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The word ‘ai’

In this section we focus on five different uses for the kupu ‘ai’:

  1. Additional information
  2. Customary action
  3. Subsequent action
  4. ‘in order that’, ‘so that’
  5. In relative clauses

1. Additional information

Additional information simply means an extra piece of information added in a sentence, for example:

I haere ngā tamariki ki te moana kauhoe ai.
The children went to the ocean and swam.

Here the first piece of information is that the children went to the ocean and the added piece of information (additional information) is kauhoe (swim). The kupu ai is placed after the added piece of information as the example shows.

2. Customary action

Ai is used to mark an action which is done habitually or customarily:

Waiata ai ngā manu i ngā ata.
The birds sing in the mornings.
or The birds usually sing in the mornings.

The verb stands alone, such as waiata and the kupu ai is placed after it. Another example is

Kai ai te ngeru i ngā kiore.
The cat eats mice.
or The cat always eats mice.

3. Subsequent action

Subsequent action refers to when a sentence contains one action and then another action occurs due to the first action. For example:

Ka ruku koe i te wai ka puta ake ai anō ki runga.
You dive into the water and then come back up again.

So, if you dive into the water the subsequent action of that is coming to the surface again, therefore the second action of coming up to the surface is due to submerging yourself in the water in the first place.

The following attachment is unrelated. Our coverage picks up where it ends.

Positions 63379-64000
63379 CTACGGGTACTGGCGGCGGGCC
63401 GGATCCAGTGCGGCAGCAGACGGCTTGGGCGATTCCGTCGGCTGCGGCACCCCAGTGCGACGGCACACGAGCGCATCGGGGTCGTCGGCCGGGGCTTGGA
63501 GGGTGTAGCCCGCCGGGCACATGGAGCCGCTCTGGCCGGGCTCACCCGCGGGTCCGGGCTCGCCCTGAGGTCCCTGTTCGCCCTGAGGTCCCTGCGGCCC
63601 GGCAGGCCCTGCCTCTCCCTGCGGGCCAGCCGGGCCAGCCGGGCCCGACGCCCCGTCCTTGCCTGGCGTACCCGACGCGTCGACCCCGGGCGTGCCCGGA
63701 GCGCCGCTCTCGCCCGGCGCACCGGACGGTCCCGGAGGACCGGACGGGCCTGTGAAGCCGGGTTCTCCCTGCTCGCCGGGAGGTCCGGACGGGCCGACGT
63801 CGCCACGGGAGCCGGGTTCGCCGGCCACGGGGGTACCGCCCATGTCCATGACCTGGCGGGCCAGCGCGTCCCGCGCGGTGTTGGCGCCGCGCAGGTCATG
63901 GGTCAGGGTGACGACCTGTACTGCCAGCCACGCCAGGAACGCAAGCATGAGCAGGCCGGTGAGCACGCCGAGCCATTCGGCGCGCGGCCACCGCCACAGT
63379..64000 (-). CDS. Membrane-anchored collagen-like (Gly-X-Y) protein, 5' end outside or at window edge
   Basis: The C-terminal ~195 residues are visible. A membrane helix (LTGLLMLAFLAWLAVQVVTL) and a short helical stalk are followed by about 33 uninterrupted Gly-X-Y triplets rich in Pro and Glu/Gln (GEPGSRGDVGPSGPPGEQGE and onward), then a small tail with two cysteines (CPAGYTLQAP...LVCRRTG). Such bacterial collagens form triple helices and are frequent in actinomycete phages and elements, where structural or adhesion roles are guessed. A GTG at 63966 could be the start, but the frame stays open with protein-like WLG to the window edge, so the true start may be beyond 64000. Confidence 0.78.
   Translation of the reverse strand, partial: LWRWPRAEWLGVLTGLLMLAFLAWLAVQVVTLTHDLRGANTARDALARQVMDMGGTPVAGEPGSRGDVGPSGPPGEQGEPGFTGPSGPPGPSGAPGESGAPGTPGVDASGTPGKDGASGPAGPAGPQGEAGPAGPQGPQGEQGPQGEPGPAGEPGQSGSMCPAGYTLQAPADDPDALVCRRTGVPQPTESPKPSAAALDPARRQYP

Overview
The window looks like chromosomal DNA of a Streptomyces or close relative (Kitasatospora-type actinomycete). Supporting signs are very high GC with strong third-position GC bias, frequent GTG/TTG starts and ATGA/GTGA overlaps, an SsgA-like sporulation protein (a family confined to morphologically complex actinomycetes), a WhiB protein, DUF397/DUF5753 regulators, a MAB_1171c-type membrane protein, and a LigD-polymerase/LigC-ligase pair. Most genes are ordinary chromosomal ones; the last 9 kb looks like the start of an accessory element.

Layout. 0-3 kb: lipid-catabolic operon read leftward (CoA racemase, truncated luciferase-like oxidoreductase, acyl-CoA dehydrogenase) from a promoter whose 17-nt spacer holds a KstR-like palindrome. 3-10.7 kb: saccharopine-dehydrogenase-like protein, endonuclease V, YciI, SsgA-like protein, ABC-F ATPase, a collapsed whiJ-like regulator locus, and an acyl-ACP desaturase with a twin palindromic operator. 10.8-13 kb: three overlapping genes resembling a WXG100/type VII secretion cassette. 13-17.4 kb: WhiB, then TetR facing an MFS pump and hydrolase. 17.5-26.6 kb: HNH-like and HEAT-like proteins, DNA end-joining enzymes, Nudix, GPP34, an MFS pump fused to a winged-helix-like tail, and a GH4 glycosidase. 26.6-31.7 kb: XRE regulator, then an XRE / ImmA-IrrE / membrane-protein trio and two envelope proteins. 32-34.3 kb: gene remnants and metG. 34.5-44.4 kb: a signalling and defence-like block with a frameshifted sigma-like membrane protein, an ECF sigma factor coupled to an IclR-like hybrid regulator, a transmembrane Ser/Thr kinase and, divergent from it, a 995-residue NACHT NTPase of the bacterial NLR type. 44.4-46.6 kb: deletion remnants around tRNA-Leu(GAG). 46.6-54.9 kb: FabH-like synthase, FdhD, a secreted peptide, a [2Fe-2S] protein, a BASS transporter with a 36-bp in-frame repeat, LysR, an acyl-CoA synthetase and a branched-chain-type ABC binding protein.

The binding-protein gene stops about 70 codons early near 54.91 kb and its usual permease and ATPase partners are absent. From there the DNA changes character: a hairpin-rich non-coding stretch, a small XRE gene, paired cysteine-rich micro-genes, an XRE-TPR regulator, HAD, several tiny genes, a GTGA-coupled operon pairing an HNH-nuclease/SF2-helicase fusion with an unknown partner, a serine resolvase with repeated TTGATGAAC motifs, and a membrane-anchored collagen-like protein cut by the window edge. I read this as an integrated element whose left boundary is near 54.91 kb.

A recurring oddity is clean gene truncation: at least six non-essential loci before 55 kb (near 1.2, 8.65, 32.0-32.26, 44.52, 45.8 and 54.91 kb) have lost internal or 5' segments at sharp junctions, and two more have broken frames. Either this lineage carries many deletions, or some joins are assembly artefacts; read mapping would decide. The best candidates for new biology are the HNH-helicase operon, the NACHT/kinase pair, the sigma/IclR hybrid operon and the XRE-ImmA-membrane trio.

4. In order that, so that, so

In Māori, the formula kia + verb + ai expresses the purpose for which some action is carried out. For example:

Karangatia tōu matua kia kite ai ia i a tāua e noho ana ki konei.
Call out to your dad so that he will see us sitting here.

Māku ngā taputapu e horoi kia haere tere ai au ki te whare kanikani.
I will wash the dishes so that / so I can hurry up and go clubbing.

A similar formulation is E … ai + subject + me + verb, for example:

E mauri tau ai koe me pūmanawa, whakahā.
In order to relax, you should take a deep breath in and exhale.

5. In Relative Clauses

The particle ‘ai’ occurs frequently in relative clauses for time, place, instrument, and reason, when the tense is past or future:
Koinā te take i whakaaengia ai te kaupapa.
That’s the reason that the policy was approved.

He tino koi te māripi i tapahia ai te mīti poaka.
The knife with which the pork was cut up was very sharp.

Kāore anō kia whakatauria te rā e whakatuwheratia ai te marae.
The day on which the marae will be opened has not yet been decided.